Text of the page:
What does the ballot look like in Canada for the federal election?

I know this sounds like a dumb question. I voted for the first time ever last month but only the candidates for the premier were on the ballot and not prime minister? Did I do something wrong?

4 Answers

  • Anonymous
    9 months ago
    Favourite answer

    You can only vote for your own riding's candidates for member of parilament. By voting for the same party, you also choose the prime minister (federal) or premier (provincial).

  • Clive
    Lv 7
    9 months ago

    What you're actually doing in a federal election is electing your local member of Parliament to represent your riding in the House of Commons.  So all you get is the candidates for that.  You did nothing wrong and you won't see any of the party leaders' names on the ballot unless they actually are your local MP as well.

    The Prime Minister isn't elected.  Once we know the results for the House of Commons, THEN the Governor General appoints the leader of the party that won most seats to be Prime Minister.  Or if that person didn't win in their own riding, the party will have to choose a new leader who DID get elected.  Unlikely, but you can see it could happen.

    Yes, everybody goes on about who should be Prime Minister, but that's misleading because it's not an elected post.  All you can do is if you want the leader of Party A to be Prime Minister, vote for whoever Party A put up in your area.  Of course if you don't know how the system works, that will confuse you.  But now you know for next time!  It's not a dumb question, you just didn't know.

    Clearly the premier in your province IS a directly elected post so you get the actual names on the ballot.

    It's exactly the same here in the UK.  (Guess where Canada got it from!)  We have a general election next month and let's say I want Boris Johnson to stay Prime Minister.  I can't vote for him, only for whoever the Conservatives put up in my constituency.  The funny thing is, I live on a constituency boundary and Boris represents the next one, so if I lived across the road, I COULD vote directly for Boris!  But that's only, strictly speaking, to be my local MP - how many Conservatives get elected in the other 649 constituencies decides whether he carries on as Prime Minister or not.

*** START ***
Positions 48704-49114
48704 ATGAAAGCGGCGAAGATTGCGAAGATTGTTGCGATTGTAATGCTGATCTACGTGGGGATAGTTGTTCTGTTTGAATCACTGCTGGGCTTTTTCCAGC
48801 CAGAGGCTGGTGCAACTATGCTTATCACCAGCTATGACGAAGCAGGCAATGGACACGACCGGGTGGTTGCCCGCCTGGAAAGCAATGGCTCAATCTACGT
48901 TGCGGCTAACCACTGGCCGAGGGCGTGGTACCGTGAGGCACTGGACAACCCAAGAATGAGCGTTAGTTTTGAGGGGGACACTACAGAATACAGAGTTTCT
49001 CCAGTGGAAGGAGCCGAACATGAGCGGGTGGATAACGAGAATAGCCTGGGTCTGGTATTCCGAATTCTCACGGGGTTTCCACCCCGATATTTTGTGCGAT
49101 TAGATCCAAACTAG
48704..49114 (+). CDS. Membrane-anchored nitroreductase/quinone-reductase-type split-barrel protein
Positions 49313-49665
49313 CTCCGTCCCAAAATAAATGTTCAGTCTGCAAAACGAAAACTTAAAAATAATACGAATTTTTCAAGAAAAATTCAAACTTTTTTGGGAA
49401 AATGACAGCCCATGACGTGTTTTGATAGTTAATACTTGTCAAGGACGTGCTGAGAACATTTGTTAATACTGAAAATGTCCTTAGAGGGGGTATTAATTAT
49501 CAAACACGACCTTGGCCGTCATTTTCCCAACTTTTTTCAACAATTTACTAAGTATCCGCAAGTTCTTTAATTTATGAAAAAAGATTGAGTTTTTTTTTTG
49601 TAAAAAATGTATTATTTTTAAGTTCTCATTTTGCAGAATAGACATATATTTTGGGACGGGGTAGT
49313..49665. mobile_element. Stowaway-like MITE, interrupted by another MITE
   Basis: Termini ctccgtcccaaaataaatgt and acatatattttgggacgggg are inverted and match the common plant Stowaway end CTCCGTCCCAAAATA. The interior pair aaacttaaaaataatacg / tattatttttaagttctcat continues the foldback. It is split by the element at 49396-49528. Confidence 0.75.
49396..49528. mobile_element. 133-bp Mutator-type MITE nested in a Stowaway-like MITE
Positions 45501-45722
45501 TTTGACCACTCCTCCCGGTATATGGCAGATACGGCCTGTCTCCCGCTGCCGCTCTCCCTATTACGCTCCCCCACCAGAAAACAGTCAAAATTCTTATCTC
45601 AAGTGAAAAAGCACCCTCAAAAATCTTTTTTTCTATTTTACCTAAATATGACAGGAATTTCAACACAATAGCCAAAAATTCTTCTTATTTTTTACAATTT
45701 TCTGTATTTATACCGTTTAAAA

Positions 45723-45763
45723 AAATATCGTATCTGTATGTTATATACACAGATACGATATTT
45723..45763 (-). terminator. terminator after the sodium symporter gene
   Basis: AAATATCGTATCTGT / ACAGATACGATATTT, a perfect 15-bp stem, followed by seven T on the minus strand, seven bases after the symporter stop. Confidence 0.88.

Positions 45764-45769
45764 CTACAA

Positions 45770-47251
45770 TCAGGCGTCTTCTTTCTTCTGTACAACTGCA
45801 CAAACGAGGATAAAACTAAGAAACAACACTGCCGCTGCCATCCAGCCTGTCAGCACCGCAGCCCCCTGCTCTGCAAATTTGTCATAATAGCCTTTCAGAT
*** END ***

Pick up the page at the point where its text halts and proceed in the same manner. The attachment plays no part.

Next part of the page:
• 9 months ago

    The election of officials in Canada follows the English or UK parliamentary system.  Local members of a party run against members of other parties for a seat in Parliament in Ottawa.  From all those filled seats, the party with the most is in control of the government of the country.  From those party members, one of them by internal election or agreement becomes the Prime Minister.

    In a more local election in a province or territory, people vote by party for the Premier of that province or territory.

  • Bob
    Lv 7
    9 months ago

    it has names and circles and you put an x in the circle by the name

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